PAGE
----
CLEVELAND, OH (WOIO) - Cameras captured two cars flipping through a parking lot Sunday in Summit County, as an EF1 tornado made its way through Coventry Township.
Every year, hundreds of people are killed by tornadoes across the country. Sunday's storms are likely just the start of tornado season in Ohio.
According to the National Weather Service, there were 39 confirmed tornadoes in Ohio in 2017.
Before a tornado, the sky is often dark and even greenish, there may be large hail or a loud roar, similar to a freight train.
What's the difference between a tornado watch and a tornado warning?
A tornado watch means a tornado is possible and you should be prepared. A tornado warning is more dangerous, it means radar has picked up rotation or a tornado has been spotted. You need to take cover right away.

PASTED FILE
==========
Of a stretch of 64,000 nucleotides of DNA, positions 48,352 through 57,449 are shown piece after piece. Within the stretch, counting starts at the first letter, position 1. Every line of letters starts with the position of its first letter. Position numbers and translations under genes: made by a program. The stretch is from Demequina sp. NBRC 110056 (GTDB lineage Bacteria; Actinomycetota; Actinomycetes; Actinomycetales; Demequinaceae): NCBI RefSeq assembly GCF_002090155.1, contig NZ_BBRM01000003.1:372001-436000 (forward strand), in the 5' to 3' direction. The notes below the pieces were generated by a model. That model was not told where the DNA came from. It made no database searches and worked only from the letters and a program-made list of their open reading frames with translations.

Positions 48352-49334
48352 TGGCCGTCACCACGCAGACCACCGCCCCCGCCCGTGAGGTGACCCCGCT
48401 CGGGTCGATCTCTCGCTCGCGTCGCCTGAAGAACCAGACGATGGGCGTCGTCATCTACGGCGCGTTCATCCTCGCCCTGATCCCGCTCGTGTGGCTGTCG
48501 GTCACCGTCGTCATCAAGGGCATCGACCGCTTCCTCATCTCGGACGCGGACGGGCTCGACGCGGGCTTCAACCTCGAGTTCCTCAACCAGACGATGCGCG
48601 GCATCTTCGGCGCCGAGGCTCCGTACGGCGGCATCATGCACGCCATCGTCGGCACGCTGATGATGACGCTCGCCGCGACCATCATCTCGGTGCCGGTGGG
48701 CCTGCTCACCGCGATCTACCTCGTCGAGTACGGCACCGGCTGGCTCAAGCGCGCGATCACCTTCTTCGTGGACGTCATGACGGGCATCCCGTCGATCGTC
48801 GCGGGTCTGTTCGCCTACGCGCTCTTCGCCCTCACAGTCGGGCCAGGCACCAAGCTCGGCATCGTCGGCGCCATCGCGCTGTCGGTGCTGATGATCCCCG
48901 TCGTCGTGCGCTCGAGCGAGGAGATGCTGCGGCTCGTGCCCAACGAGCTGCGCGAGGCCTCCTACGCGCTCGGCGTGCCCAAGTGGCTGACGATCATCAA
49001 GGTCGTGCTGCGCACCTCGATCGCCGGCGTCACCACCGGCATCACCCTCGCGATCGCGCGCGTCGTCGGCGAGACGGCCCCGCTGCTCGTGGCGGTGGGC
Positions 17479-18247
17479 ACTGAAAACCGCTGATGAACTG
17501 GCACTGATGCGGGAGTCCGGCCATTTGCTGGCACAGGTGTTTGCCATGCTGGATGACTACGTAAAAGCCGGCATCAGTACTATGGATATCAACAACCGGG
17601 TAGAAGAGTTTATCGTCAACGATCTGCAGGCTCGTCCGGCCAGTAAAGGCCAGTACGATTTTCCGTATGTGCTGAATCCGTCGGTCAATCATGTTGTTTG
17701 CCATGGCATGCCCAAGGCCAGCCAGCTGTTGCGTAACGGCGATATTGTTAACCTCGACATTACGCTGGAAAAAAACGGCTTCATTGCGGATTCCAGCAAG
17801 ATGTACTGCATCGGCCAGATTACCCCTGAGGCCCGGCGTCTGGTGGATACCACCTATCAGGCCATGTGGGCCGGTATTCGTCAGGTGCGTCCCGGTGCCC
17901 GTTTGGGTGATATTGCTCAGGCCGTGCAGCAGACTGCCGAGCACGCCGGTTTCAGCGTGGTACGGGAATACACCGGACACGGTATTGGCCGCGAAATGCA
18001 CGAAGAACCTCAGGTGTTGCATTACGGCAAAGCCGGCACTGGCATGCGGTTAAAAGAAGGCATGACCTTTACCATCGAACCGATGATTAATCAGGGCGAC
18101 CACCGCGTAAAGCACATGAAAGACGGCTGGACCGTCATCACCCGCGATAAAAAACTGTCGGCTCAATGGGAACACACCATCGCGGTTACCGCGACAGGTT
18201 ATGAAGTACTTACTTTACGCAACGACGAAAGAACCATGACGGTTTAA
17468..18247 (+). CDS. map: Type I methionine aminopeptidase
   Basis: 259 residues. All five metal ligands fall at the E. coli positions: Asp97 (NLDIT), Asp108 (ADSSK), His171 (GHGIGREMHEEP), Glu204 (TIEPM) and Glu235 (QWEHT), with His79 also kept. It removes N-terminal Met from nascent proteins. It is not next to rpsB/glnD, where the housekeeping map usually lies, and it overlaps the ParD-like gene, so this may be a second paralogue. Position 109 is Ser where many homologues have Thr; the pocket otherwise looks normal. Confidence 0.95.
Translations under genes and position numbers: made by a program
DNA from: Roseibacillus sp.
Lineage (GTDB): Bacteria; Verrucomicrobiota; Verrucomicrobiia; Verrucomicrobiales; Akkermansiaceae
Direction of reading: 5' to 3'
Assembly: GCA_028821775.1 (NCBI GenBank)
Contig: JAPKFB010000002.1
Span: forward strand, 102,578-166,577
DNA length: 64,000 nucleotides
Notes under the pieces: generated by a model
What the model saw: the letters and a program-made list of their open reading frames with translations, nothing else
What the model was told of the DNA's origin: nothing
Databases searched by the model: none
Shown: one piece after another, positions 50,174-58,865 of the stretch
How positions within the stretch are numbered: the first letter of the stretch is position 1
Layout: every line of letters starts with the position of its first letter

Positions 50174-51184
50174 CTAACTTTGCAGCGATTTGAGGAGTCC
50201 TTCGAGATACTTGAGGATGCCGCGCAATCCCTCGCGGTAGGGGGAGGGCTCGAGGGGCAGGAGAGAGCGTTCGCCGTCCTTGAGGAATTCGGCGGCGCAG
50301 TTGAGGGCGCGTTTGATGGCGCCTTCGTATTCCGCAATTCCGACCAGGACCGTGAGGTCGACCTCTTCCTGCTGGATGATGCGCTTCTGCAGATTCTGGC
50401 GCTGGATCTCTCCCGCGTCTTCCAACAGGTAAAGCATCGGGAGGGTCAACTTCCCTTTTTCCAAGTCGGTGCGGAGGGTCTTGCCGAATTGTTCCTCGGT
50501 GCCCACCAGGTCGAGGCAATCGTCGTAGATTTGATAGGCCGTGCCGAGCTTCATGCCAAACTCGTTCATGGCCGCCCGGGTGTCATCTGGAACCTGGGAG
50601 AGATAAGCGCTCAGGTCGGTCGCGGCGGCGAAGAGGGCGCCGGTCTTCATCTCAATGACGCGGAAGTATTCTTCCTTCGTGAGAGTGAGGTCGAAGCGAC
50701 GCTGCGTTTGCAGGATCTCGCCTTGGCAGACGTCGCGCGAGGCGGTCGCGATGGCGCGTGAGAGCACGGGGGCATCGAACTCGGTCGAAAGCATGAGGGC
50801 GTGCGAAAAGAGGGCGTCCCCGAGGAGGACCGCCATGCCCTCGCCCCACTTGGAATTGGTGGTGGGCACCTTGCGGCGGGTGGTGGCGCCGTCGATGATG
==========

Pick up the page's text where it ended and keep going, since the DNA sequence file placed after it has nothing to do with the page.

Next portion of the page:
Where's the safest spot to go when you're inside?
Seek shelter in a basement. If that's not an option, go to an interior room on the lowest floor that doesn't have windows.
What do you do if you're outside during a tornado?
Get inside a sturdy building as quickly as possible. Tornadoes can destroy structures, uproot trees and throw objects through the air like missiles. If you're not protected, you could get hit or killed by flying debris.
What should you do if you're in your car during a tornado?
Seek shelter in a low-lying area, like a ditch. You can also get down in your car and cover your head. Never try to outrun a tornado.
Peak tornado season in Ohio typically runs from April through July, but in 2017, there were 17 reported tornadoes in Ohio in November.